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Boot Fedora 14 Using UEFI and GRUB2

In a recent post I demonstrated how to UEFI-install Fedora 14. This installed a modified version of Legacy GRUB which was built to execute on EFI platforms. In this post I show you how to install an EFI version of GRUB2 which can be used to boot Fedora 14 instead of using the version of Legacy GRUB that comes with Fedora 14.

The version of GRUB2 that I used is 1.99-Beta0. Use bzr to obtain the current version from the GRUB repo. You may also need to install the autoconf and automake packages as they are required to build GRUB2. If you want to build the grub-mkfont utility, required if you want to create fonts for GRUB2, you also need the freetype-devel package.

$ bzr branch
$ cd grub
$ ./
$ ./configure –with-platform=efi –enable-grub-mkfont
GRUB2 will be compiled with following components:
Platform: x86_64-efi
With devmapper support: No (need devmapper library)
With memory debugging: No
efiemu runtime: No (not available on efi)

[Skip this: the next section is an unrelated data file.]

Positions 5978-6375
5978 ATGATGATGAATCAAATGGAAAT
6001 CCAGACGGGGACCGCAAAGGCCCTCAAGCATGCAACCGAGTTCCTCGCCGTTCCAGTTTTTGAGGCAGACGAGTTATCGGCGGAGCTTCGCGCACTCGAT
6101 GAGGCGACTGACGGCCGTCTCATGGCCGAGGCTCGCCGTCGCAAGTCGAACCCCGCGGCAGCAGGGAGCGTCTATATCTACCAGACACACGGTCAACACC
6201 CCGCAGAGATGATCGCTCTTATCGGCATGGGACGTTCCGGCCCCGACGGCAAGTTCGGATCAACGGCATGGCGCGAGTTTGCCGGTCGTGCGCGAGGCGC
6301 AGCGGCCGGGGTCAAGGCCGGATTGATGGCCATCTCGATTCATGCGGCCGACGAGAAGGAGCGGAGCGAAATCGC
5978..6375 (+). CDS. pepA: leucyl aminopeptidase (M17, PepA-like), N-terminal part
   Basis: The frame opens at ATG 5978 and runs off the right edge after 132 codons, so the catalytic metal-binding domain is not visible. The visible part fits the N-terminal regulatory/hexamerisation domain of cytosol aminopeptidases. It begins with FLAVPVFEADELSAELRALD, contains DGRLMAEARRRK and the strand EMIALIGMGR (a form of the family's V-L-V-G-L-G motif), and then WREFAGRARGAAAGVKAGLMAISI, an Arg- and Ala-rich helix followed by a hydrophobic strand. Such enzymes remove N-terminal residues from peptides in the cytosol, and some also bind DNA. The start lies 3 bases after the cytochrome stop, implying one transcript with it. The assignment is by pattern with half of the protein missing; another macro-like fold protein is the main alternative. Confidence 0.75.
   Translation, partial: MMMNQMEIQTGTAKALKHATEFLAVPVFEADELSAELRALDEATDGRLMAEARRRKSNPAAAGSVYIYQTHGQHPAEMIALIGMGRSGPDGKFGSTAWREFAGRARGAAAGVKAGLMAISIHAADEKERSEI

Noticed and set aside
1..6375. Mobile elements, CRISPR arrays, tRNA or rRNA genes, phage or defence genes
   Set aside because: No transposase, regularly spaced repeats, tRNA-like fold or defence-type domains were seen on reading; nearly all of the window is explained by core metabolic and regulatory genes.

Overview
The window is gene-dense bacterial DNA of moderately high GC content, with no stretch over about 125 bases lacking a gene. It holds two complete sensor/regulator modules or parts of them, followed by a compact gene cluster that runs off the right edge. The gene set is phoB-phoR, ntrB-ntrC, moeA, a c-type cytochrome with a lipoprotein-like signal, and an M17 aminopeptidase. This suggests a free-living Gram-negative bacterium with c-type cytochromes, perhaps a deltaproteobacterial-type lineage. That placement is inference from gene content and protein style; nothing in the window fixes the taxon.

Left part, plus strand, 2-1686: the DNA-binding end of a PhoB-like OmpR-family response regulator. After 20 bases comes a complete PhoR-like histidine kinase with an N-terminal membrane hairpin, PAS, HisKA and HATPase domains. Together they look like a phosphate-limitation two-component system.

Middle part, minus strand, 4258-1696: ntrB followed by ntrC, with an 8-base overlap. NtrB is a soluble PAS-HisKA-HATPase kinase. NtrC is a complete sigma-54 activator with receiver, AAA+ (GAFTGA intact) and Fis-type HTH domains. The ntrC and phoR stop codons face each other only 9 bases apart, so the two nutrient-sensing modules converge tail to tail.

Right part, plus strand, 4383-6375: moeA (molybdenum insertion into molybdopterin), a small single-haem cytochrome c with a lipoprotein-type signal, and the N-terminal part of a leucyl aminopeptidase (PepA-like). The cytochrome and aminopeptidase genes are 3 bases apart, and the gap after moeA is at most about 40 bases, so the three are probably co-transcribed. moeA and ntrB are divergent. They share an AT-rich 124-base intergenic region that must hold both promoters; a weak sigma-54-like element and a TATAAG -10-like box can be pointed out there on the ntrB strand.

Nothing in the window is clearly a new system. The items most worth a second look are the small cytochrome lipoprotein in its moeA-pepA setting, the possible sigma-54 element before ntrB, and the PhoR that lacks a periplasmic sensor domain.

grub-mkfont: Yes
$ make

The next few scripts assume that you are going to place the required GRUB2 files in the /boot/efi/EFI/grub2 subdirectory. You will need to change these scripts if you want to put GRUB2 somewhere else. So long as GRUB2 is on the ESP (EFI System Partition) which is mounted on /boot/efi it does not really matter where it is located.

Invoke this script from ../grub/grub-core to build the final GRUB2 image (grub2.efi) and install the image plus all the loadable modules and their associated .lst files.


../grub-mkimage -O x86_64-efi -d . -o grub2.efi -p "" \
     boot normal part_gpt fat ext2 lvm configfile lspci \
     ls reboot datetime loadenv search help

cp grub2.efi *.mod *.lst /boot/efi/EFI/grub2/

You will also need to create a GRUB2 configuration file called grub.cfg in the /boot/efi/EFI/grub2 subdirectory. Here is a simple configuration file. It assumes that your GNU/Linux partition is the second partition on the first disk. Change this if necessary. The kernel version will probably need to be changed to match your particular kernel.

set color_normal=white/black
set color_highlight=yellow/black

menuentry "Fedora 14 (" {
   set root='(hd0,gpt2)'